Girls' Secondary Education Enrollment Ratio Indicator

Description

This indicator measures a government’s commitment to secondary education for girls in terms of access, enrollment, and retention. MCC uses this indicator for Scorecard LMICs only.

Relationship to Growth & Poverty Reduction

Access to continued education beyond the primary level solidifies the benefits associated with girls’ primary education. Secondary education for girls ensures they receive both the benefits of primary education and the additional benefits linked to further education. Empirical research consistently shows a strong positive correlation between girls’ secondary education and faster economic growth, higher wages for women, slower population growth, and increased labor productivity. 1 According to one estimate, a 1 percent increase in proportion of women enrolled in secondary school will generate a 0.3 percent growth in annual per-capita income. 2 A large body of literature also shows that increasing a mother’s schooling has large effect on her children’s health, schooling, and adult productivity. 3 The social benefits of female education are also demonstrated through postponed marriage and pregnancy, lower fertility rates, decreased child and maternal mortality, reduced transmission of HIV, and greater educational achievement by children. 4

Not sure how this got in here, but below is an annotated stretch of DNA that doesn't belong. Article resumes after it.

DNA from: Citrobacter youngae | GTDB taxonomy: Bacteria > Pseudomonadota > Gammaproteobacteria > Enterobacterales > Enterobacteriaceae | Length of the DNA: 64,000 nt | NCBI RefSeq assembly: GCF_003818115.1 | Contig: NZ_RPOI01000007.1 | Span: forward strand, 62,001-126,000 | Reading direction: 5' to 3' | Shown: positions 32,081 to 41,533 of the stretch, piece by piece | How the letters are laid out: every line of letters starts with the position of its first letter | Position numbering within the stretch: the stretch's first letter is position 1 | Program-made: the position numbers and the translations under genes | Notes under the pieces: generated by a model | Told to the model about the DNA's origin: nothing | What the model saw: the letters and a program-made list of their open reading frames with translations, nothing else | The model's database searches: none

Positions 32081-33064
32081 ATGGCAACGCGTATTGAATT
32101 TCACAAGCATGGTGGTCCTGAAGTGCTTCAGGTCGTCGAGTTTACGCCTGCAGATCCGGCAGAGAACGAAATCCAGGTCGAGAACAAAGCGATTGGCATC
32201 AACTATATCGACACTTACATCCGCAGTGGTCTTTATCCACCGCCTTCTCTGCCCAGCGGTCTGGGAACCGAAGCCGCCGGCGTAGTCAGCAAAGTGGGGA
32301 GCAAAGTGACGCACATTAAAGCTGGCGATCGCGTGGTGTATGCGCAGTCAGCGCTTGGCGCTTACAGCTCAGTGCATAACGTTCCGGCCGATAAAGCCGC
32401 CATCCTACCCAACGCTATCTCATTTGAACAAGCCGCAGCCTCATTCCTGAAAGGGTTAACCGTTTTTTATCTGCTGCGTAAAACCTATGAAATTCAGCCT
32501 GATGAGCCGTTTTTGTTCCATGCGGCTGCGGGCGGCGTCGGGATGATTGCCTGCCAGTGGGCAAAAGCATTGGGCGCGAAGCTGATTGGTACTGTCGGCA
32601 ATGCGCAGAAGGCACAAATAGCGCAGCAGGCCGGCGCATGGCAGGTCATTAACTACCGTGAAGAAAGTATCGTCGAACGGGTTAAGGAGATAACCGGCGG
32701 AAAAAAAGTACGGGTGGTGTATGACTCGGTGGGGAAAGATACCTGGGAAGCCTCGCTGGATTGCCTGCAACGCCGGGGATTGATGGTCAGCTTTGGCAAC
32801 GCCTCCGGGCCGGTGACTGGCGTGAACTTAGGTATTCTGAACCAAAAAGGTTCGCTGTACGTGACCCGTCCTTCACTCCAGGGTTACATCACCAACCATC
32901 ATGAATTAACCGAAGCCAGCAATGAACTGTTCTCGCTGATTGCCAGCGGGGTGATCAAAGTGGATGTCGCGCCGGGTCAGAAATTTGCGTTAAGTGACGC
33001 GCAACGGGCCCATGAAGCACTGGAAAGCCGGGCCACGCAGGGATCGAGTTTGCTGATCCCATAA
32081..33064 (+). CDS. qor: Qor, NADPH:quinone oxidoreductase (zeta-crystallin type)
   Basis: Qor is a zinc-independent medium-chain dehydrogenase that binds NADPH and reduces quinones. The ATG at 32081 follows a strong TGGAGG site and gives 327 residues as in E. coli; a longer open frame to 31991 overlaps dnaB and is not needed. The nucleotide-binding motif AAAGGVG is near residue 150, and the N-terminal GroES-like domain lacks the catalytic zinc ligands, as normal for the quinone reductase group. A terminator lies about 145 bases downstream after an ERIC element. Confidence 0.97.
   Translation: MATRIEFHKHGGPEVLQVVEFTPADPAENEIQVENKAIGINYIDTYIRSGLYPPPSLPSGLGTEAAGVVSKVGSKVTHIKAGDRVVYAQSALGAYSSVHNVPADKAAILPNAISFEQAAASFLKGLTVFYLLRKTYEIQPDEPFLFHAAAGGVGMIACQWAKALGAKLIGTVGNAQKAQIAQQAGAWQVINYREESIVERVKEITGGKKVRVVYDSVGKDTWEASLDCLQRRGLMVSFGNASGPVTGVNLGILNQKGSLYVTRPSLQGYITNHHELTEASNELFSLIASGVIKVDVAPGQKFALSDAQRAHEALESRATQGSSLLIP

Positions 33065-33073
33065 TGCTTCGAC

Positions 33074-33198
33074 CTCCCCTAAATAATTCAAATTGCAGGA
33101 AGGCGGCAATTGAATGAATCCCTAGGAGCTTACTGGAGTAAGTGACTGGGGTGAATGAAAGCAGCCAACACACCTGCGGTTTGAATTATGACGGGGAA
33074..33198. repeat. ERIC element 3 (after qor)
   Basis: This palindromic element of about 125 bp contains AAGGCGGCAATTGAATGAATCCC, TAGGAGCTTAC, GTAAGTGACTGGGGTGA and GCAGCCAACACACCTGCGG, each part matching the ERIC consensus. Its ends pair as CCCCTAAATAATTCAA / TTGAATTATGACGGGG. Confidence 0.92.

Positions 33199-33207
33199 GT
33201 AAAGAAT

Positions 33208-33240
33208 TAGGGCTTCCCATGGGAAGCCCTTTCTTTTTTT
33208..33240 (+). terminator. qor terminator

Methodology